Set in the small town of Holt, Colorado, sometime in the 1980s or 90s, this is a meditation on community, decency, and pulling together. Victoria, pregnant and now homeless, turns to her teacher, Mrs. Jones, for help. Maggie takes her in, and when it becomes clear that her father's advancing dementia makes the house unsafe for Victoria, she convinces the elderly, and lonely, McPheron brothers to give her a home.

Meanwhile, Tom Guthrie and his two sons, nine and ten years old, are struggling to adjust to first the emotional withdrawal of wife and mother, and then her actual withdrawal from their lives. The two sets of brothers, the Guthries and the McPherons, find their own connection, as the boys reach for growing maturity and independence, and the men learn both to support Victoria and depend on her. And Victoria learns that she's not just a burden and an inconvenience, but has her own strength and value, too.

This is a beautiful story, told in deceptively simple language and style. Holt is not utopia, and there are wrong people here as well as the good ones, and real challenges and problems to be overcome. In the end, though, this is a story that's deeply positive about people.


I bought this book. ( )
  LisCarey | Sep 19, 2018 |
Showing 1-5 of 152 (next | show all)

» Add other authors (11 possible)

Author nameRoleType of authorWork?Status
Kent Harufprimary authorall editionscalculated
Carey, PeterIntroductionsecondary authorsome editionsconfirmed
Vosmaer, MartineTranslatorsecondary authorsome editionsconfirmed
You must log in to edit Common Knowledge data.
For more help see the Common Knowledge help page.
Series (with order)
Canonical title
Original title
Alternative titles
Original publication date
Important places
Important events
Related movies
Awards and honors
Plainsong - the unisonous vocal music used in the Christian church from the earliest times; any simple and unadorned melody or air
For Cathy And in memory of Louis and Eleanor Haruf
First words
Here was this man Tom Guthrie in Holt standing at the back window in the kitchen of his house smoking cigarettes and looking out over the back lot where the sun was just coming up.
Last words
(Click to show. Warning: May contain spoilers.)
Disambiguation notice
Publisher's editors
Publisher series
Original language
Canonical DDC/MDS

References to this work on external resources.

Wikipedia in English (1)

Book description
Haiku summary

Amazon.com Amazon.com Review (ISBN 0375705856, Paperback)

Plainsong, according to Kent Haruf's epigraph, is "any simple and unadorned melody or air." It's a perfect description of this lovely, rough-edged book, set on the very edge of the Colorado plains. Tom Guthrie is a high school teacher whose wife can't--or won't--get out of bed; the McPherons are two bachelor brothers who know little about the world beyond their farm gate; Victoria Roubideaux is a pregnant 17-year-old with no place to turn. Their lives parallel each other in much the same way any small-town lives would--until Maggie Jones, another teacher, makes them intersect. Even as she tries to draw Guthrie out of his black cloud, she sends Victoria to live with the two elderly McPheron brothers, who know far more about cattle than about teenage girls. Trying to console her when she think she's hurt her baby, the best lie they can come up with is this: "I knew of a heifer we had one time that was carrying a calf, and she got a length of fencewire down her some way and it never hurt her or the calf."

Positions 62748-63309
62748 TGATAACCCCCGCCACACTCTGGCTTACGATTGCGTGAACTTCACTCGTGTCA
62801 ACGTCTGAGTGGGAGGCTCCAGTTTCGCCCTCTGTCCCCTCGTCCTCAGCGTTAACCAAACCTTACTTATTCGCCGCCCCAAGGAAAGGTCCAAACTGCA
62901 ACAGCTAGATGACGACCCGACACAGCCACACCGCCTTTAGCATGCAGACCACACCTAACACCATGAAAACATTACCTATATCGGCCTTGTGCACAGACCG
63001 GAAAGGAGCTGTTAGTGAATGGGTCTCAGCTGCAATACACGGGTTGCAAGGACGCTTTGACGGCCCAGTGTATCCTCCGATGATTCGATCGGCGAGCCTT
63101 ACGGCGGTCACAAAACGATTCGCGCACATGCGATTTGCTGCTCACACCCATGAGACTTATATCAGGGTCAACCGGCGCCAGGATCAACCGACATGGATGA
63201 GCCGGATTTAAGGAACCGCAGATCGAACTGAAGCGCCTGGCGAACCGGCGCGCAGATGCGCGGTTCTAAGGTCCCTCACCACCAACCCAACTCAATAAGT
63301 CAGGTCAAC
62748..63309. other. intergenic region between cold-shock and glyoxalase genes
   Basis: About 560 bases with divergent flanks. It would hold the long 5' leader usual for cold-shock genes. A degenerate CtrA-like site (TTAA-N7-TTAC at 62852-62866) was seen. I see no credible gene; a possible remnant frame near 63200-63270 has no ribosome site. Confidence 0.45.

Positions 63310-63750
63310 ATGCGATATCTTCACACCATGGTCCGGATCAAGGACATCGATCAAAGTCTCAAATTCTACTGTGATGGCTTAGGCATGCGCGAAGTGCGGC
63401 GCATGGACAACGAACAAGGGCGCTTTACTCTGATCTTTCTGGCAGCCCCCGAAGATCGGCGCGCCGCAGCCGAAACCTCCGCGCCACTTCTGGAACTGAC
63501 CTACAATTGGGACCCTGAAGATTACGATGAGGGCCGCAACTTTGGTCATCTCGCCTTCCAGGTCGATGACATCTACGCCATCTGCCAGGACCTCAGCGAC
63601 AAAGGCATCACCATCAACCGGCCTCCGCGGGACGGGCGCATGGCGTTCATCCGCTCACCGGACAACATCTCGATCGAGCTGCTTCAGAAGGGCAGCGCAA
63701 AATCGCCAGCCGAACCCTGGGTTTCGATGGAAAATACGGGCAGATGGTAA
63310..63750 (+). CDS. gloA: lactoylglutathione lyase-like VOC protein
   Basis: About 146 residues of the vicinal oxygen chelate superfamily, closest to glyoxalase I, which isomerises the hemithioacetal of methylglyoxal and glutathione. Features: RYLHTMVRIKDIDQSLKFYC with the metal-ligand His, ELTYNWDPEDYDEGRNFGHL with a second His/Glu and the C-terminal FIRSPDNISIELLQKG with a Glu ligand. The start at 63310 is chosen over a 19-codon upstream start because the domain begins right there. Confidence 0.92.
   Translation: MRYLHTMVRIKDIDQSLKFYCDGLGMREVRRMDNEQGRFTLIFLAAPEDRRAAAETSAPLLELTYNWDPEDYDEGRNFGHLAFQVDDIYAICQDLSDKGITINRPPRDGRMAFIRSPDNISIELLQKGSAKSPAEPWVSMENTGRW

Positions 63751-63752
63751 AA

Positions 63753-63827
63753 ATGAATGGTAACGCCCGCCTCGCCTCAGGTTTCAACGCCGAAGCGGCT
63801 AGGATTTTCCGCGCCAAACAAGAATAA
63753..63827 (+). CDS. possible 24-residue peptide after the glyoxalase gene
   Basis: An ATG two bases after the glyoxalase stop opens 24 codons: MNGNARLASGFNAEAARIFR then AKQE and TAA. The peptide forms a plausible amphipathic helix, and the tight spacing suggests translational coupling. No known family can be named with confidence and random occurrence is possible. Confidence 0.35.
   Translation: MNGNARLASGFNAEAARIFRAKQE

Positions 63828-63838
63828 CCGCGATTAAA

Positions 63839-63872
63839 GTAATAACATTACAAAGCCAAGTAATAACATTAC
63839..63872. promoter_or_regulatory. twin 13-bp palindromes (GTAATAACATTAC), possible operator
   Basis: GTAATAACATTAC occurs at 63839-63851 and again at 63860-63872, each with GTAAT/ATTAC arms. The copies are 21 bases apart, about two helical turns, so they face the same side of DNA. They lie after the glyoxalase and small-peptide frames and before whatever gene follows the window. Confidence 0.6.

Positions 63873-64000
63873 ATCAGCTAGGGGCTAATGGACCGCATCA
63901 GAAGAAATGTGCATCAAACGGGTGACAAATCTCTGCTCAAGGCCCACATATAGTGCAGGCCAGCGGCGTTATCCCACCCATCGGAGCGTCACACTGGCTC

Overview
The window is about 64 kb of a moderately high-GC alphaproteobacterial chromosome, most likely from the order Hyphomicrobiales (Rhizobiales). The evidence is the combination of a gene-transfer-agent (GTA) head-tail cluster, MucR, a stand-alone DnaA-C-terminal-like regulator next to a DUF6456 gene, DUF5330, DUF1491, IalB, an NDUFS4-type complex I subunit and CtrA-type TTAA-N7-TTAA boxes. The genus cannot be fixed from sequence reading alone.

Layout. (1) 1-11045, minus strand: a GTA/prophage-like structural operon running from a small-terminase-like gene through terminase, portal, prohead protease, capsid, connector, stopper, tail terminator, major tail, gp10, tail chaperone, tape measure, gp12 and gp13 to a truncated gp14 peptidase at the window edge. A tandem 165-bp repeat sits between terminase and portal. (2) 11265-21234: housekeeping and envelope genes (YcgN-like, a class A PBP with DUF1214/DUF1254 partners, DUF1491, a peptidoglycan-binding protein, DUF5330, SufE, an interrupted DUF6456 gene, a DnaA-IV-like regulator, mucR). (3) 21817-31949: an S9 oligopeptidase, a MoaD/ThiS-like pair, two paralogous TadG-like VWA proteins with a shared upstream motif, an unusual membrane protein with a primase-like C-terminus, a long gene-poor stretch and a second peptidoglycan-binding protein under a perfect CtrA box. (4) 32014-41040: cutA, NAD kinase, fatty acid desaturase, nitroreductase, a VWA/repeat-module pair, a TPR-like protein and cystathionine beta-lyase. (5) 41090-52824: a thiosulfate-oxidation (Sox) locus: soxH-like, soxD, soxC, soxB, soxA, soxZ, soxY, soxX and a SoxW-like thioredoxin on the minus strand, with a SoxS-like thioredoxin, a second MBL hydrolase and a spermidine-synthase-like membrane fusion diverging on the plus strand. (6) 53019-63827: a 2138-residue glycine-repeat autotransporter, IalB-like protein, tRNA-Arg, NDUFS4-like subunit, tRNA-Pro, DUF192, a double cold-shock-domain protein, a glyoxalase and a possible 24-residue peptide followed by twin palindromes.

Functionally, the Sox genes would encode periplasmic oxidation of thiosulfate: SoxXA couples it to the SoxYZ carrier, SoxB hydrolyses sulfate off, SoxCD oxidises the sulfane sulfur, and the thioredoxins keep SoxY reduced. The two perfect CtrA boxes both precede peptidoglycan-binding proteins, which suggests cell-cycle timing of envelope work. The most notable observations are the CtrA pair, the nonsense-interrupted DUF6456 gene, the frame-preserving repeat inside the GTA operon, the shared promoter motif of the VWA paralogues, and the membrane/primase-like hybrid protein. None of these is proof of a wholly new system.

Holt, Colorado, is the kind of small town where everyone knows everyone's business before that business even happens. In a way, that's true of the book, too. There's not a lot of suspense here, plotwise; you can see each narrative twist and turn coming several miles down the pike. What Plainsong has instead is note-perfect dialogue, surrounded by prose that's straightforward yet rich in particulars: "a woman walking a white lapdog on a piece of ribbon," glimpsed from a car window; the boys' mother, her face "as pale as schoolhouse chalk"; the smells of hay and manure, the variations of prairie light. Even the novel's larger questions are sized to a domestic scale. Will Guthrie find love? Will Victoria run away with the father of her baby? Will the McPherons learn to hold a conversation? But in this case, the whole is greater than the sum of its parts, and Plainsong manages to capture nothing less than an entire world--fencing pliers, calf-pullers, and all. Kent Haruf has a gorgeous ear, and a knack for rendering the simple complex. --Mary Park

(retrieved from Amazon Thu, 12 Mar 2015 18:18:15 -0400)

(see all 4 descriptions)

Ambitious, but never seeming so, Kent Haruf reveals a whole community as he interweaves the stories of a pregnant high school girl, a lonely teacher, a pair of boys abandoned by their mother, and a couple of crusty bachelor farmers. From simple elements, Haruf achieves a novel of wisdom and grace--a narrative that builds in strength and feeling until, as in a choral chant, the voices in the book surround, transport, and lift the reader off the ground. -- Publisher description.… (more)

(summary from another edition)

» see all 8 descriptions

Quick Links

Popular covers


Average: (4)
0.5 1
1 8
1.5 4
2 49
2.5 13
3 203
3.5 74
4 453
4.5 83
5 352

Recorded Books

An edition of this book was published by Recorded Books.

» Publisher information page

Is this you?

Become a LibraryThing Author.


About | Contact | Privacy/Terms | Help/FAQs | Blog | Store | APIs | TinyCat | Legacy Libraries | Early Reviewers | Common Knowledge | 133,358,560 books! | Top bar: Always visible